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Withdraw your Bill Prime Minister

Withdraw your Bill Prime Minister

Revelations the Maori Party will demand that claims for customary title to the coast are made much easier before they agree to back the Marine and Coastal Area Bill should be the final nail in the coffin for this deeply unpopular Bill, says Coastal Coalition spokeswoman Dr Muriel Newman.

“The process has become a farce, and while media concentrate on Maori opposition to the Bill, they ignore the huge groundswell of opposition from ordinary New Zealanders which was evident in the thousands of submissions made to the select committee,” Dr Newman said.

“No-one wants this Bill.”

The Maori Party, who, along with Attorney General Chris Finlayson were the architects of the Bill, continue to claim the bar for customary title claims will still be too high and is now saying openly it will demand changes when Parliament resumes in the New Year.

“The reality is that this whole process has been hijacked by the Maori sovereignty movement which wants the resources of the coast – which belong to all New Zealanders equally - to be carved up and given to them. It is the biggest attempted resource grab in New Zealand history – and, unbelievably, the National Party is orchestrating it,” Dr Newman said.

“John Key gave his word that repeal of Crown ownership of the foreshore and seabed would not go ahead if the public were not behind it. With the vast majority of the more than 4,000 submissions on the Bill strongly opposing it, the Prime Minister must honour his promise and withdraw the Bill.”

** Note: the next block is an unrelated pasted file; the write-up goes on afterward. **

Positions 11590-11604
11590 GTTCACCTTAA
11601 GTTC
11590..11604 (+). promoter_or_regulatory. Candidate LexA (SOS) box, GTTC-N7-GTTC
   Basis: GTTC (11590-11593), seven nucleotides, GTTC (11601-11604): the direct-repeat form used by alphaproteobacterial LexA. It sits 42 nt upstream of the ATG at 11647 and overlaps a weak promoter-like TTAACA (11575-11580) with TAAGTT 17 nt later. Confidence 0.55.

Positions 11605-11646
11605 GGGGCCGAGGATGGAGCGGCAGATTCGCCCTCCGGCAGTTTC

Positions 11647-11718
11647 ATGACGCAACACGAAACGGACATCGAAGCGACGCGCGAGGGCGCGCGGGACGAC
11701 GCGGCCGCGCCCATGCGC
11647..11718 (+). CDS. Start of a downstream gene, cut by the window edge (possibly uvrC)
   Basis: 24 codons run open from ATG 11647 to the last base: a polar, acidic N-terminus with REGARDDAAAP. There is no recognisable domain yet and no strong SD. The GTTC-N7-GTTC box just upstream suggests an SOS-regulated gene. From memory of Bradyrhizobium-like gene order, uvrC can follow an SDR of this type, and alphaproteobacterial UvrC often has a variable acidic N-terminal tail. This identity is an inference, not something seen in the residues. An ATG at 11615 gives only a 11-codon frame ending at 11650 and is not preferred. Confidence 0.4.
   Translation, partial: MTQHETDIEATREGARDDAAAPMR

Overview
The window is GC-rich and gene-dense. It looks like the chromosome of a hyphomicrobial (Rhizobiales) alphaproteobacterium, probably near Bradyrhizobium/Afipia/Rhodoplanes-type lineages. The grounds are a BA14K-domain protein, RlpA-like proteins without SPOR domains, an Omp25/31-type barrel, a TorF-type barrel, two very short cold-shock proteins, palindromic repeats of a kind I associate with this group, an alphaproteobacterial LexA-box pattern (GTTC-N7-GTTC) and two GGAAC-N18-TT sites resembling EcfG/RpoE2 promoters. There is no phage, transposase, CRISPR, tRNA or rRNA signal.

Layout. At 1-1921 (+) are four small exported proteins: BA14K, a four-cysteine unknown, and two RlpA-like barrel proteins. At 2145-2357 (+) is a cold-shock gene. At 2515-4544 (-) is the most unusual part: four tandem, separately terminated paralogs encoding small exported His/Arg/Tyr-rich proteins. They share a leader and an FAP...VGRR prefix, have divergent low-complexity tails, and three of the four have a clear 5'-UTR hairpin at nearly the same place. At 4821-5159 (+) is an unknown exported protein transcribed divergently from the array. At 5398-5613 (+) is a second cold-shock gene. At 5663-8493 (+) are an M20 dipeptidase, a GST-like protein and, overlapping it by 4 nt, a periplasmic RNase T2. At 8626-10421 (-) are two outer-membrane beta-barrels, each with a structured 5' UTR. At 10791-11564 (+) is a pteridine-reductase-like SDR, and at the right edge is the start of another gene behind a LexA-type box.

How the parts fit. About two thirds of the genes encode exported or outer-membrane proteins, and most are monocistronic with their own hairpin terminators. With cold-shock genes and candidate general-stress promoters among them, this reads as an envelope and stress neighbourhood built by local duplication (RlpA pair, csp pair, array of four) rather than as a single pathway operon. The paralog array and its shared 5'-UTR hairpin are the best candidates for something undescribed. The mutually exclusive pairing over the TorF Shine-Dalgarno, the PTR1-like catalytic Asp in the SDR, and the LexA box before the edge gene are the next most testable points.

The test for customary title in the 2004 Foreshore and Seabed Act was based on the Court of Appeal’s Ngati Apa decision which indicated Maori might have customary title to the foreshore and seabed.

The 2004 Act required that in order for iwi to gain customary title, they had to prove in the High Court they had used and occupied the area continuously and exclusively since 1840, and that they owned the land contiguous (in the immediate vicinity) to the area under claim.

Clause 32 (2) of the 2004 Act states:

“…a group may be regarded as having had exclusive use and occupation of an area of the public foreshore and seabed only if—

(a) that area was used and occupied, to the exclusion of all persons who did not belong to the group, by members of the group without substantial interruption in the period that commenced in 1840 and ended with the commencement of this Part; and

(b) the group had continuous title to contiguous land.”

The new Bill:

• Drops the requirement for iwi to own the land contiguous to their claim,

• Drops the need for iwi to have used the area continuously since 1840 by allowing it to have been transferred from people not associated with the iwi - [clause 62 (3)(a)(ii) of the Bill states: the transfer was… from a group or members of a group who were not part of the applicant group to the applicant group or some of its members]

• Drops the need for iwi to have used it exclusively since 1840 by allowing others to have used it continuously for fishing and navigation (see SOP 167).

For more information see our website www.CoastalCoalition.co.nz

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